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Thoughts from Dr. Joe: Defining Your Thermopylae

When experiencing a certain thought, place or even the sensation of a subtle breeze, I often feel that I’ve lived this experience before. Reincarnation offers an explanation of humanity’s origin. To know that you’ve lived many lives, and that are many more to come, is an attractive perspective from which to judge the meaning of life.

After reading the verse of Thomas Davis’ reference to the battle of Thermopylae, I became enthralled with its history: “When boyhood’s fire was in my blood, I read of ancient free men in Greece where bravely stood 300 men....”

I have this uncanny feeling that I was there with King Leonidas of Sparta defending the pass against Xerxes’ Immortals. Some of us know too well the smell of gunpowder.

One of my favorite poems, “Thermopylae,” by Constantine Cavafy, commemorates the famous battle in which 300 Spartans and their allies stood their ground against the Persian army, which according to Herodotus, numbered in excess of 250,000 soldiers. I cannot quote “Thermopylae” here in its full length, but it is short and easy to find on the Internet, should you wish to read it.


There are myriad meaningful thoughts strategically placed within the poem’s verse. Such thoughts may induce a different take on how we approach the New Year.

”Thermopylae” is about courage and honor exhibited in one of the greatest stories ever told. It validates those who fought heroically to the end, even knowing that they were doomed. Theirs is a unique sense of honor.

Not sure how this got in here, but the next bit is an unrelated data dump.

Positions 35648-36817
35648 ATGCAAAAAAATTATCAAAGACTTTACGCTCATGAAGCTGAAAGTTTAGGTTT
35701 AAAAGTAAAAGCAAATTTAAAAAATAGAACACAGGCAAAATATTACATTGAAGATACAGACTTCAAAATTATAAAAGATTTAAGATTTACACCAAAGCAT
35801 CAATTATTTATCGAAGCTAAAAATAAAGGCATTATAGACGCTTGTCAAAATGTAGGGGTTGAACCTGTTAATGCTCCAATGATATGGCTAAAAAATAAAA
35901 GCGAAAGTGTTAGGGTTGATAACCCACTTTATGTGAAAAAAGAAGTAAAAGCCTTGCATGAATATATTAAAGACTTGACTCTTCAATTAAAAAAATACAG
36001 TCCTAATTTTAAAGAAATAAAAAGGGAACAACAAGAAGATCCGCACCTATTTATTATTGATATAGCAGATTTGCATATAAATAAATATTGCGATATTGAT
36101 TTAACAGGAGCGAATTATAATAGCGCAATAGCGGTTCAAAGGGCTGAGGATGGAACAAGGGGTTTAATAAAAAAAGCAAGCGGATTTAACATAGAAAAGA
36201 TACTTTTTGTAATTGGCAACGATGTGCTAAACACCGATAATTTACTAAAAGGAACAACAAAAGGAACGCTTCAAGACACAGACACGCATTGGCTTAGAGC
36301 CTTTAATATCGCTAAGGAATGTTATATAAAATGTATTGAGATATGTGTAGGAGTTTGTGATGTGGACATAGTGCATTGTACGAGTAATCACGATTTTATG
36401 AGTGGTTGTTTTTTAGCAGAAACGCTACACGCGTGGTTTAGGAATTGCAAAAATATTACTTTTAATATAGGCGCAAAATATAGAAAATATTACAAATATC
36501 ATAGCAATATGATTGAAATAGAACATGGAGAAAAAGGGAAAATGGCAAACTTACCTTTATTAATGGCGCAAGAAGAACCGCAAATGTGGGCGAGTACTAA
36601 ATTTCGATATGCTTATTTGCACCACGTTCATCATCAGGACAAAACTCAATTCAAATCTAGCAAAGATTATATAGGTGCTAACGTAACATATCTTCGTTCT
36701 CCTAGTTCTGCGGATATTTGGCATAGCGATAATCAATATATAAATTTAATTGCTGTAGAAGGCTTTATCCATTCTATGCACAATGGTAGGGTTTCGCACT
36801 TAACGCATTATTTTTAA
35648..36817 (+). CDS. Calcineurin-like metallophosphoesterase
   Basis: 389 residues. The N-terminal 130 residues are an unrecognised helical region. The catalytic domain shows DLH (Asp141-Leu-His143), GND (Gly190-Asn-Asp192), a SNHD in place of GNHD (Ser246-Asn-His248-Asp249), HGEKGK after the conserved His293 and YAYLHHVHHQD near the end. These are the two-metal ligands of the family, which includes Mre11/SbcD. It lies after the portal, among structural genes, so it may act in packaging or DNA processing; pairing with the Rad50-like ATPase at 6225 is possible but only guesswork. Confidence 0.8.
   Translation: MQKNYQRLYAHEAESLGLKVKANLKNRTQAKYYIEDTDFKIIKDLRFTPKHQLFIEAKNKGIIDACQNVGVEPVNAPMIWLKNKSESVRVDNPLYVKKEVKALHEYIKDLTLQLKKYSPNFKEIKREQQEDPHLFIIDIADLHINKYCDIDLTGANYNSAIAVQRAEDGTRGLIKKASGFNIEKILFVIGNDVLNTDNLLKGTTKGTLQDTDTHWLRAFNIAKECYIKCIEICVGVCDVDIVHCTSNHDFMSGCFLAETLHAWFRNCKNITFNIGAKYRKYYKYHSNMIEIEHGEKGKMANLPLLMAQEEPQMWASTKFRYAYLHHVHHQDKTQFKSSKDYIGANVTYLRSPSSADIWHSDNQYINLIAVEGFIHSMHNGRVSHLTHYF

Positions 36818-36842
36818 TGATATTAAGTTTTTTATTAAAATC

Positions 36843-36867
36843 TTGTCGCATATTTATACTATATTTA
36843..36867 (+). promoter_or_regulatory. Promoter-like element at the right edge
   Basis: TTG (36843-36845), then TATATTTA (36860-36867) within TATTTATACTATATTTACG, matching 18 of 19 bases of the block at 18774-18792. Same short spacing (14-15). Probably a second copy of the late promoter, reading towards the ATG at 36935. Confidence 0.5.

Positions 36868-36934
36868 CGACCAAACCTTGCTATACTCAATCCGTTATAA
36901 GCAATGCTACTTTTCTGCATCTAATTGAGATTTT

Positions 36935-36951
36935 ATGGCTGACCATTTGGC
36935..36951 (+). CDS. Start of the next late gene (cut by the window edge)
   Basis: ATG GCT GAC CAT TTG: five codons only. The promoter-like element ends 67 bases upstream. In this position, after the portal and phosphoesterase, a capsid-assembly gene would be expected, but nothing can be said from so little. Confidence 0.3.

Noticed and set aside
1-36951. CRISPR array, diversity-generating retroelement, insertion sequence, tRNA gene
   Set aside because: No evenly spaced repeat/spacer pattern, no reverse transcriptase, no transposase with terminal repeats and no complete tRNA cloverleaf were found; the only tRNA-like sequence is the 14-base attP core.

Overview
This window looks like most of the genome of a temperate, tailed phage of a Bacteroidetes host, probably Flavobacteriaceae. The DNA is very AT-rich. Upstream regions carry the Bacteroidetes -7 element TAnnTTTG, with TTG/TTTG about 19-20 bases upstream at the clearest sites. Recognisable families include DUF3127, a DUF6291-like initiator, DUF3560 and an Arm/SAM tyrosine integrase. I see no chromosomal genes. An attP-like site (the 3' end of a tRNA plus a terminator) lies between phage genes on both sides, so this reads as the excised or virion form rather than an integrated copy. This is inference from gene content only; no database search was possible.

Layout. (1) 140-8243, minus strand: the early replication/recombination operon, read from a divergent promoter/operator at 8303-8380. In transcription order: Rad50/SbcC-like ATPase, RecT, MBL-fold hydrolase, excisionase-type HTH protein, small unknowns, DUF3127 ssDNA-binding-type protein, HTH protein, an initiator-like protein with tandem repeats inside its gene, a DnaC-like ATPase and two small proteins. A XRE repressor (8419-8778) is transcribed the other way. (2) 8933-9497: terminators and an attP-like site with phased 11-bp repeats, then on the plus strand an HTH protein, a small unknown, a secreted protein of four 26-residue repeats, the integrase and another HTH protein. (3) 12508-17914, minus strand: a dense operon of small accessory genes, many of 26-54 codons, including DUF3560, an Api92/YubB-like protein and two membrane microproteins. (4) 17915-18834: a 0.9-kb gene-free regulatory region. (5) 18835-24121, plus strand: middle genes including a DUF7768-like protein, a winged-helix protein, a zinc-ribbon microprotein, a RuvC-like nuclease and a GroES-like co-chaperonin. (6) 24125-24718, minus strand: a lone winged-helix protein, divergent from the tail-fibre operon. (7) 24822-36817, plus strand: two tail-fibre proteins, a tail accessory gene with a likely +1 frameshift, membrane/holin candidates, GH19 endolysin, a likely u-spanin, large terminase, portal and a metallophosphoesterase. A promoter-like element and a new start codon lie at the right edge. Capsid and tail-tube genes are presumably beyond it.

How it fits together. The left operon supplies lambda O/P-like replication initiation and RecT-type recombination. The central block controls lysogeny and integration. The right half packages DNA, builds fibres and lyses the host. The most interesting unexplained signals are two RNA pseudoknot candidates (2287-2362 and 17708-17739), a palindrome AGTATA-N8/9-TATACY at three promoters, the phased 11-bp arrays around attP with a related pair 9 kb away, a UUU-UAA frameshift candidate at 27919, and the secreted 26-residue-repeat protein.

“Thermopylae” defines the heroic life and is metaphorically linked to that which brings meaning and depth to our lives. Living the heroic life thus becomes our guide.

What is your Thermopylae? How do you define it? Perhaps these are salient questions for the New Year.


In its brevity, it reminds us to stick to our guns and live a life that’s meaningful and principled. Its messages about honor and loyalty, the qualities a soldier should possess, are of essence.

In his poem, Cavafy takes us away from the battle and tells us to be consistent to rightfulness, to be compassionate and generous no matter our circumstance, and be truthful in all that we do. We are told not to hate those who do not live by the same principles we do, or who wrong us, for we should not begrudge them their own perspectives.

The poem’s final lines tell us that life has setbacks and potential for failure: “More honor is due to them when they foresee that Ephilates will turn up in the end, and that the Medes will break through after all.”

Ephialtes was the goatherd who betrayed the Spartans by leading the Persians/Medes through an old trail, which allowed the latter to encircle and outflank the defenders. The Spartans knew they had no chance, but they stayed and fought anyway.

We all have our Thermopylae, but in the heroic life, we soldier on as the Spartans did.

JOE PUGLIA is a practicing counselor, a professor of education at Glendale Community College and a former officer in the Marines. Reach him at